43rd Seattle International Film Festival: Pavlova, Lois Weber and The Epic The Dumb Girl of Portici (1916)


I get chills thinking about the way time plays with our perception. This was very much on my mind while viewing The Dumb Girl of Portici (1916), which I saw this morning at SIFF Uptown Theater for the 43rd Seattle International Film Festival. 

Here is a story set in the 1600s, filmed over a century ago, now playing for a theater full of people with cell phones in their pockets. We were watching a tale of rebellion on a day when millions of people marched in protest against the government of the United States. Part of the fun of watching the archival films at this festival is wondering how a film that moves you from a distance of decades was received upon its release; that was very much on my mind today with current events deeply affecting my experience.

The Dumb Girl of Portici was director Lois Weber's most magnificent epic, the first film of its kind directed by a woman and the celebrated dancer Anna Pavlova's one moment of screen immortality. Based on a French opera, it tells a lovelorn story against the somewhat reality-based backdrop of Italian peasants fighting Spanish rule. Pavlova is Fenella, a mute resident of a fishermens' village in Naples, who is seduced and abandoned by the son of the Viceroy of Naples before he marries a Spanish princess. This drama is overwhelmed by the anger of the villagers at their oppression as they riot and attempt to defeat the Spaniards.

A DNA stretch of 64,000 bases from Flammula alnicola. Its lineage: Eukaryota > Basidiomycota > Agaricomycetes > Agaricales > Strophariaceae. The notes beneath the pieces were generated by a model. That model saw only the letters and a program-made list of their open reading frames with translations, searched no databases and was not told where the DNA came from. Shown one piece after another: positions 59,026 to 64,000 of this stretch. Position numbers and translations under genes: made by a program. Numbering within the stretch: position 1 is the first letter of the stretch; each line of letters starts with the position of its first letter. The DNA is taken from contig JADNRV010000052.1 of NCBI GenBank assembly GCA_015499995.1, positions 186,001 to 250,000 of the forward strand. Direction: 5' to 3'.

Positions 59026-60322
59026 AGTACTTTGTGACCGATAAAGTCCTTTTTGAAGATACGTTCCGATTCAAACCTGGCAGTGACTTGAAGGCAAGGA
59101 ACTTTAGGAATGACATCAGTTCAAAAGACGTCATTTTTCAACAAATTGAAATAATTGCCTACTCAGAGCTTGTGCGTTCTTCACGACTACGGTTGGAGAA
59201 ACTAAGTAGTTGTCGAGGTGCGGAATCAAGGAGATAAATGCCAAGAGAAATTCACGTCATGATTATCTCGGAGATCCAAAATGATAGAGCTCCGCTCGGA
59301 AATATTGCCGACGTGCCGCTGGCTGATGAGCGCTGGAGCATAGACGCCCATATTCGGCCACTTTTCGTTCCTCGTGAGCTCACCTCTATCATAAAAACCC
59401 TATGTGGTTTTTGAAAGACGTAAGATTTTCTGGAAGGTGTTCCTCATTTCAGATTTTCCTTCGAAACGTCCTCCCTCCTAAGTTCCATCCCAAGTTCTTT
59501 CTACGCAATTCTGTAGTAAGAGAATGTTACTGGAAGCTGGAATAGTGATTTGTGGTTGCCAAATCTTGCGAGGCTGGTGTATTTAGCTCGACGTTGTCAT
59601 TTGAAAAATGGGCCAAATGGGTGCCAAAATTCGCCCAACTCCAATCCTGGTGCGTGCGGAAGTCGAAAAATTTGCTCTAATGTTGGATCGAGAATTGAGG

It is certainly amusing to watch a silent film in which the lead character is mute. Even the action as presented doesn't distinguish Fenella much from the rest of the villagers. Whatever the format or role, it isn't likely that Pavlova would have done well with dialogue anyway. Here she doesn't act so much as dance her role. She is able to communicate perfectly with movement.

While Pavlova was not a film actress, her stage experience made her grand enough to avoid being overwhelmed by a massive, elaborate production. This is a film to see on as large a screen as possible, so that you can see the fanatical detail of the costumes and the sets. 

Weber makes full use of her talents for staging action, filming several scenes of rioting that should be a chaotic mess, but instead forge forward with great dramatic tension. In the midst of it all, Pavlova demands your attention, but not because she is meant to be a movie star; it's just that you know she can't be ignored.

It seemed to be a mesmerizing experience for the completely silent audience. Looking so far into the past can have that effect on you.

Dumb Girl had the kind of scratches and wear to be expected of a film of this age, but was uniformly watchable, with decent reproduction of the tinting. It was provided courtesy of Milestone Films, which will be releasing this film and Weber's Shoes on DVD/Blu-ray later this year.


Check out my full SIFF 2017 coverage here.


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